lethargic. If we'd fished on into the night, things might have picked up,
but it might not have been too much fun to find out.

The lowering clouds and high winds arrived sometime after midnight, and the
predawn sky looks like a solid sheet of lead, and the trees are being
whipped and bowed by wind gusts. Maybe today would produce a better bite, if
one was willing to take a pounding and a cold-water bath.

Joe

Several points... the "pre-frontal" conditions are found in the last few
hours before the arrival of a storm, and typically include elevated
humidity, cloud cover and a falling barometer. Sound like you didn't
have those conditions today.

Makes no nevermind though, Joe. If you water's 48, most of your bass
have already moved into 'winter' haunts. The thing about thos spots is
that they are the onese that do the best job of insulating the bass from
the effects of daily weather changes. Wbhen their metabolism is slowed
from the cold water, it takes so long to adjust to changing condition
that it amounts to serious stress. Even in environments where they don't
have suitable deep areas to insulate them from short term conditions
above, it's been my experience that seasonally approriate conditions
spur the most reliable fish activity, and at thistime of the year, that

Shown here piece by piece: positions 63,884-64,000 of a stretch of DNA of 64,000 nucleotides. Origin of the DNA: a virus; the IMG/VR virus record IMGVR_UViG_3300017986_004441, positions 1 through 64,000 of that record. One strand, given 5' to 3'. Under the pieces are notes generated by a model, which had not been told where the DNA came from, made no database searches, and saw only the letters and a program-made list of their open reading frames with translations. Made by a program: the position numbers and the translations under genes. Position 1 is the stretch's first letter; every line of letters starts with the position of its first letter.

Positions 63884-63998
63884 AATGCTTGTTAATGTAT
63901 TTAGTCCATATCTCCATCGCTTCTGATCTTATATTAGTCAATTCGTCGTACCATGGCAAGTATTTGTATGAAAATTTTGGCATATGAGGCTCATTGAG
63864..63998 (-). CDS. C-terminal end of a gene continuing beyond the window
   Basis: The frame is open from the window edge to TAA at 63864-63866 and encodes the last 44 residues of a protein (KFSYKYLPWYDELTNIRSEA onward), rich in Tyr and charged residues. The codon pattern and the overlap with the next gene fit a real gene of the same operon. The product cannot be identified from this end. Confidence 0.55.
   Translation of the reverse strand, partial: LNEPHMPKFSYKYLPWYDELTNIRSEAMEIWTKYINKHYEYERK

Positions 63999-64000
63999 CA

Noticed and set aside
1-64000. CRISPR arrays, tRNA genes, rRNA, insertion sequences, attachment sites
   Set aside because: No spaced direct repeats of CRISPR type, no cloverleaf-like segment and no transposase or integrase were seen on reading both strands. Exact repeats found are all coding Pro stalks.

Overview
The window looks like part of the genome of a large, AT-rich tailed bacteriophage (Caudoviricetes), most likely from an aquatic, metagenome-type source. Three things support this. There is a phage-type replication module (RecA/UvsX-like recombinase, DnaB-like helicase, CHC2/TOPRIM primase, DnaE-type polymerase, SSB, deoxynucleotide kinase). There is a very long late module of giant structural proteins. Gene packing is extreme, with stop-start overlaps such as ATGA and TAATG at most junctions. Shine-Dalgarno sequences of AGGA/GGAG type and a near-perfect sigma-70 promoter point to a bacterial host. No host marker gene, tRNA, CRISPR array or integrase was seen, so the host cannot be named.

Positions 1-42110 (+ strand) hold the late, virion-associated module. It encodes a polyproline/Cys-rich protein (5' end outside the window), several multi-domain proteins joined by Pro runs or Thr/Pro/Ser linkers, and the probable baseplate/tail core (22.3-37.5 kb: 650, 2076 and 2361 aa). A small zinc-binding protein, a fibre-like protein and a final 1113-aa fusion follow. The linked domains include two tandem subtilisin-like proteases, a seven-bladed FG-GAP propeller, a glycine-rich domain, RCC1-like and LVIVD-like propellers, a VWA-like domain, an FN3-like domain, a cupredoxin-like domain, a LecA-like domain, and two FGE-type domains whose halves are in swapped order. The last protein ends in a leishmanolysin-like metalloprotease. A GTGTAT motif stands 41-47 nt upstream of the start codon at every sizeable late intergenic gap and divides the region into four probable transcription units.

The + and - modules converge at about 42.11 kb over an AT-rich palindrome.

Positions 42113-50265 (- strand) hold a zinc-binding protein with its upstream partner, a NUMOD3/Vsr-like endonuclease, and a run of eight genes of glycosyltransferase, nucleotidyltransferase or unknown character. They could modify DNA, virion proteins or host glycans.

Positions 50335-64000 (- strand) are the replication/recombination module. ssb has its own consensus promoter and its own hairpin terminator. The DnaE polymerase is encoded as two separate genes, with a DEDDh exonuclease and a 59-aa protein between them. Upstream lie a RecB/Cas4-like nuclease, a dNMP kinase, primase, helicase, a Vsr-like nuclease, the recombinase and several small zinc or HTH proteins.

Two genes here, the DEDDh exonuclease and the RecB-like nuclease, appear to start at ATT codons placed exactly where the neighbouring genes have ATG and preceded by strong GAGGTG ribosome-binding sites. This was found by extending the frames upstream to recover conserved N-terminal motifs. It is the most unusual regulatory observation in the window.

means cold and dreary is better for fishing than warm and sunny.
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4 15th March 02:09
hrootbeer1
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Posts: 1
Default Pre-front fishing.... frenzy?


At least you got out, caught some fish, and got to enjoy the weather!
That's more than some of us can say.
Get em' next time.
Justin Hires
http://www.SecretWeaponLures.com
http://www.USABassin.com
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5 15th March 02:09
scott brown
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Posts: 1
Default Pre-front fishing.... frenzy?


I was expecting the same results. I loaded up and went to Keowee, th e
lake cools a big nuke power plant, so you know the water is a little warmer
then other lakes around here, one big draw back. F*O*G! Was hard to see when
I first launched, I basically putered while using the depth finder, making
sure I was still in deep enough water for my boat. I was able to land 5, all
on different worms, or lures. I caught two on a motor oil finese, rigged
different style, one was normal, pegged 1/16th oz sinker to the top of hook,
and the other was caught when I ripped about 1'' of the worm offf and put
the rest of the tail on a 1/8 ounce jig, and slowly worked under a bridge.
Had fun.
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6 15th March 02:09
go-bassn
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Posts: 1
Default Pre-front fishing.... frenzy?


You're probably past that point already Joe, with your water in the 40's.
I'm still envious of you though - it's snowing sideways here in SE PA.

--
Warren

http://www.warrenwolk.com
Http://www.tri-statebassmasters.com
2004 NJ B.A.S.S. Federation State Champions